Salt Spring elk sightings reported
The Salt Spring wildlife catalogue got an exciting new entry last week with the appearance of two Roosevelt elk on the south end of the island.
Numerous independent reports were made from April 9 to 11, and BC Conservation Officer Scott Norris confirmed that one photo taken was definitely of elk.
Derek Melton snapped a photo of the two young males as they passed through his garden on Isabella Point Road on Tuesday, April 10.
“I just happened to be doing some work inside and looked out the window, and couldn’t believe my eyes,” said Melton, who has seen elk before in the Rockies.
“They just wandered across the lawn slowly, heading from north to south.”
“We have lots of deer but they were more than twice the size of the deer,” Melton added, noting that elk also have distinctive rear ends and manes.
Other islanders’ reports suggest the elk were walking a large range. Jamil Hart-Weller called the Driftwood on Wednesday to report seeing the two males on King Road near Ruckle Park.
“I’ve been on the island for 40 years and I’ve never seen an elk here,” Hart-Weller said.
The closest point between the two islands, which falls near the protected areas of Stoney Hill Regional Park and Burgoyne Bay Provincial Park, may be as little as 600 metres. Cougars and bears have made the swim before. Norris said he’s never heard of elk doing it, but can’t rule it out. “It’s possible. Elk can swim, but they generally aren’t strong swimmers,” Norris said.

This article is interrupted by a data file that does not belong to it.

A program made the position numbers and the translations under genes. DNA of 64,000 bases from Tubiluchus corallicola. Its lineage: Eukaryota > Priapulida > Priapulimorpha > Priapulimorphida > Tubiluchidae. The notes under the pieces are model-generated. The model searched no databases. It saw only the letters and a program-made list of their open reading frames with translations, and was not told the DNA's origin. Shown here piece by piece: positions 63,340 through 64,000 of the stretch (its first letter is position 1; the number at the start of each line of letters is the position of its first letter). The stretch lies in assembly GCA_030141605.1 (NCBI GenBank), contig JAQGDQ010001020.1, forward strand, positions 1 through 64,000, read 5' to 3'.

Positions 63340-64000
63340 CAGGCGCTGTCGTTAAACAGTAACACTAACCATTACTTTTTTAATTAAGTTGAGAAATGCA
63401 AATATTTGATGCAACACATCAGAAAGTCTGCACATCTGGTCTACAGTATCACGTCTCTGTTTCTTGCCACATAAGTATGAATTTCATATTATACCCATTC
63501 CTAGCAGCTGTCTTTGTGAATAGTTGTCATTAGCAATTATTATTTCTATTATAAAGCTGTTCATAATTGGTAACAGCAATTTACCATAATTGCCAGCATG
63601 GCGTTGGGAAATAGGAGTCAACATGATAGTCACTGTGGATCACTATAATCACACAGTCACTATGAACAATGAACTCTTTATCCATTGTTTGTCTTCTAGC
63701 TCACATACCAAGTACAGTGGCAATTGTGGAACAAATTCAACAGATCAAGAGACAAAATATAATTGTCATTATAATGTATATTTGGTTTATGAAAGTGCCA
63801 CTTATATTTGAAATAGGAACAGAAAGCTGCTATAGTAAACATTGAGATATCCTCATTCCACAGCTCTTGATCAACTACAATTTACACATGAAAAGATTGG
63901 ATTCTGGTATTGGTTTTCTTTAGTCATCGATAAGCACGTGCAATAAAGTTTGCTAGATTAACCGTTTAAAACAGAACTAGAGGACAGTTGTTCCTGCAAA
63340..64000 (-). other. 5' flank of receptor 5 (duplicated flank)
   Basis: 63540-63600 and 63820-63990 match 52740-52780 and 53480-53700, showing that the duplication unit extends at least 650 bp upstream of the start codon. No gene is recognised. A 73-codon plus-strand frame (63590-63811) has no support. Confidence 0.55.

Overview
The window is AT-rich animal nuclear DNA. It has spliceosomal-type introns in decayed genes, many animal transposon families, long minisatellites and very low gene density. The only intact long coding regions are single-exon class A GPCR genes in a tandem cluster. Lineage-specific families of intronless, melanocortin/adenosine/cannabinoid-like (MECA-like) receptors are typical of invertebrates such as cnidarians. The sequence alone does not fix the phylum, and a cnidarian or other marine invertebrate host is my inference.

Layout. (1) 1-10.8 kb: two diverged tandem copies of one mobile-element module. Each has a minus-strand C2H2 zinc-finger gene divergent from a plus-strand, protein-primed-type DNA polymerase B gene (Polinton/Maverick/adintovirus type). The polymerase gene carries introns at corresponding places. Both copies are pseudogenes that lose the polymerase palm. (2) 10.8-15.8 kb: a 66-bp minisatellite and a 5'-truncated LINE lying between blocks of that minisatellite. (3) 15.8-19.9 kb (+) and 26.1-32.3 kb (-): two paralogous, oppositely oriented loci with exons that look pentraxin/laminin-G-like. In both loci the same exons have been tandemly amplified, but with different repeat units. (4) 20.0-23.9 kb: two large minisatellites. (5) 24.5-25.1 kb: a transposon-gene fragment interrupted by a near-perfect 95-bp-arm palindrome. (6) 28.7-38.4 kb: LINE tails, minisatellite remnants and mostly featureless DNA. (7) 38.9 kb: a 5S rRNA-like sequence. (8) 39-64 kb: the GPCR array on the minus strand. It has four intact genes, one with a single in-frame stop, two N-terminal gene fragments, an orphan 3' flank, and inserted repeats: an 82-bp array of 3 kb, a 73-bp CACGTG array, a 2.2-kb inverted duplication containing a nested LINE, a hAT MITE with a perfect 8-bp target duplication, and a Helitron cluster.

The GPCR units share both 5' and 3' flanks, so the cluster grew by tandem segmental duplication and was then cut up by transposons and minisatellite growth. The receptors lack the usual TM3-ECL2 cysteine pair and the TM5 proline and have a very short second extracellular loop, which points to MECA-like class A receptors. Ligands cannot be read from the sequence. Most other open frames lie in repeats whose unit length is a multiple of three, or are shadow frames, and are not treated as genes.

The conservation office would greatly appreciate receiving direct reports from anyone who sees elk on Salt Spring. Sightings as well as reports about Wildlife Act violations can be made to the RAPP Line (Report All Poachers and Polluters) toll free at 1-877-952-7277 (RAPP), or by visiting www.rapp.bc.ca.
For more on this story, see the April 18, 2018 issue of the Gulf Islands Driftwood newspaper, or subscribe online.